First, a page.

I do not agree with what you say, but I will defend to the death your right to say it. – Voltaire
As a writer and a bibliophile, it should come as no surprise that I am a strong proponent of freedom of speech. Censorship is to be abhorred and I believe that in order for there to be any peace, love, and understanding in this world, people need to have the right to speak their minds and their truths. I’m not a highly political person and don’t often feel the need to evangelize, but there are causes and opinions I hold which I feel strongly enough about that I may occasionally get up on my soapbox… and I don’t ever expect to be shut up about it.
Most people in the Western world take freedom of speech for granted. As my previous statement indicates, I am one of those people. The horrific attacks on Charlie Hebdo have made many of us pause and consider how we feel about this freedom and reflect on what it means and why it is so important.
But I am not going to write about this extremely heavy subject. Not really, anyway.
The other day I was perusing my Facebook feed and saw a post from a fellow parent of a child that attends the same school as my boys. The post was in the community group and was expressing dismay at her dealings with the school over a change to the schedule of the kids that wasn’t communicated to the parents. The school had changed the lunch period of half of the fourth grade class so that half of the class would eat while the other half was at recess and vice versa. Before, they all went out to recess and then ate.
I had found out about the change from one of my sons who announced it on the first day back to school and as a parent who was already concerned that the kids were eating kind of early, I was a little annoyed. My son was annoyed too because he felt like he was going to use up all the energy from eating at recess and have nothing left to get him through the day. The kid eats like it is his job. He could have two breakfasts and still be hungry in an hour. The first thing he asks me when I pick him up at the after-school program is, “What’s for dinner?” He often complains that he doesn’t have enough to eat at lunch and snack and I am packing him a BIG lunch. I shudder in fear over what the teen years are going to be like and have already begun to make budget adjustments to allow for the food intake that is to come.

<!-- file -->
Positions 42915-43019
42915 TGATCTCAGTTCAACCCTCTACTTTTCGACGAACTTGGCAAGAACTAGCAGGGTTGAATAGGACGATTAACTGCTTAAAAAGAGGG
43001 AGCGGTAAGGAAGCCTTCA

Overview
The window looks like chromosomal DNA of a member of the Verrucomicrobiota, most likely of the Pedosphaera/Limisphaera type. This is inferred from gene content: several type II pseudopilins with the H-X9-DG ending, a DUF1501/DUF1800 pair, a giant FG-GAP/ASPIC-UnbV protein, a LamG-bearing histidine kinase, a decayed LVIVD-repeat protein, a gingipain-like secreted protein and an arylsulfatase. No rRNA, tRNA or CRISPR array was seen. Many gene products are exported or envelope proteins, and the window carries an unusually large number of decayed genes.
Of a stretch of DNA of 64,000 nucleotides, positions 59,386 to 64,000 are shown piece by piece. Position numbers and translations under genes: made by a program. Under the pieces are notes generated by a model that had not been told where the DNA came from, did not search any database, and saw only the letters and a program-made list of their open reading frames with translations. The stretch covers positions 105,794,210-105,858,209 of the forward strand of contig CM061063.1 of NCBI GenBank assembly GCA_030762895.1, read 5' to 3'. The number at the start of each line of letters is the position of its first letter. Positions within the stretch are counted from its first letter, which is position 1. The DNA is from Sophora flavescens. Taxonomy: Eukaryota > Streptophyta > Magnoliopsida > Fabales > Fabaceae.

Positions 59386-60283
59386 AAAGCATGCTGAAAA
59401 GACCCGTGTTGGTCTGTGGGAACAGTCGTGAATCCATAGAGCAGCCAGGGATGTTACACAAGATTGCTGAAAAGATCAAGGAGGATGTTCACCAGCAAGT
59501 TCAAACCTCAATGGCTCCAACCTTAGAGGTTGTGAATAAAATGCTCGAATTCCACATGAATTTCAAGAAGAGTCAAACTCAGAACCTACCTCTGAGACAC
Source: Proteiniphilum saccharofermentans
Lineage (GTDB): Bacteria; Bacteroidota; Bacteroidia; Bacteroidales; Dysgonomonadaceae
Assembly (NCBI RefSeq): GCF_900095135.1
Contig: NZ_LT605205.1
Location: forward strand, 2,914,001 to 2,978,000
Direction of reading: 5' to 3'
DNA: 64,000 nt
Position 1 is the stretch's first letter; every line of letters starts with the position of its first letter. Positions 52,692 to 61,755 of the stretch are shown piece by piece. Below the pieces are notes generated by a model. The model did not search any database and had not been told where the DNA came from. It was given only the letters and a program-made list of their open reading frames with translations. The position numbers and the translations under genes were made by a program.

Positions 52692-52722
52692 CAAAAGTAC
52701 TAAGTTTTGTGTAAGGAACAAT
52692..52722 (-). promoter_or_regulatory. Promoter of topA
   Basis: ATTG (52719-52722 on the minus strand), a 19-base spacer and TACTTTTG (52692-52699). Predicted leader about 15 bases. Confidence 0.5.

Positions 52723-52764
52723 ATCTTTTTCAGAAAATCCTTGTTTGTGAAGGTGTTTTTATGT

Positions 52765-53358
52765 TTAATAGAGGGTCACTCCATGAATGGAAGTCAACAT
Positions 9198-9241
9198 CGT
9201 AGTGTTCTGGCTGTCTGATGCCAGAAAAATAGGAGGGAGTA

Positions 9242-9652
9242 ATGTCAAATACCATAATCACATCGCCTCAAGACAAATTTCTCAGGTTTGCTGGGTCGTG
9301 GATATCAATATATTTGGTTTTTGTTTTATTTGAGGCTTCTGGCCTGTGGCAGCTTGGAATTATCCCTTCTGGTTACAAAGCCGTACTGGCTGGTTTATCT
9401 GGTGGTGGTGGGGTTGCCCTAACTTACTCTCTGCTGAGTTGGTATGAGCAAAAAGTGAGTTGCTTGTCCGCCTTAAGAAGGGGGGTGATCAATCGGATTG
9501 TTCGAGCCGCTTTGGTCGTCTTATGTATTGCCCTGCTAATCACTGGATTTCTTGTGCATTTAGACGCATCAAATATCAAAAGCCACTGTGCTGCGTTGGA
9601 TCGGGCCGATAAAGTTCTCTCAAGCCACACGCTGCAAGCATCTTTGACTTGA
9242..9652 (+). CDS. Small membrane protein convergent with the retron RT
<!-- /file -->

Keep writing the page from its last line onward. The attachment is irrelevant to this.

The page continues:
While reading the thread on the community posts, some other parents were commenting about how they, too, disliked the change, how their kids were disappointed that they were no longer able to eat with their friends, and how the school could have handled the switch better. After all, we were off for two weeks. They could have sent a note home before break letting us know they were switching things up in the new year. So, I thought I would add my two cents and commiserate with the poster.
That was my first mistake.
Once you comment on a post on Facebook, you receive notifications when others comment as well. And of course, this can completely suck you in to whatever happens next.
Unfortunately, what happened next was a little bewildering. Some parents began commenting and disagreeing with the original post. OK by me, of course. Everyone has their own opinion and should be free to express it. Except when they are being a total asshole about it. Maybe then they should keep it to themselves.
Women began calling other mothers pathetic and stupid for being concerned about this unannounced change. They focused greatly on the comment about the kids not being able to eat with their friends and slammed that as ridiculous thing to be worried about. Kids go to school to learn, not to eat with their friends. Yup. I totally agree with that. However, I also agree that socialization is a huge part of school–especially elementary school. And for a lot of kids that struggle in their classroom or with the kids in their class, lunch and recess is a chance to get a break and socialize with whom they choose. For a lot of kids, it is the bright spot of an otherwise crappy day.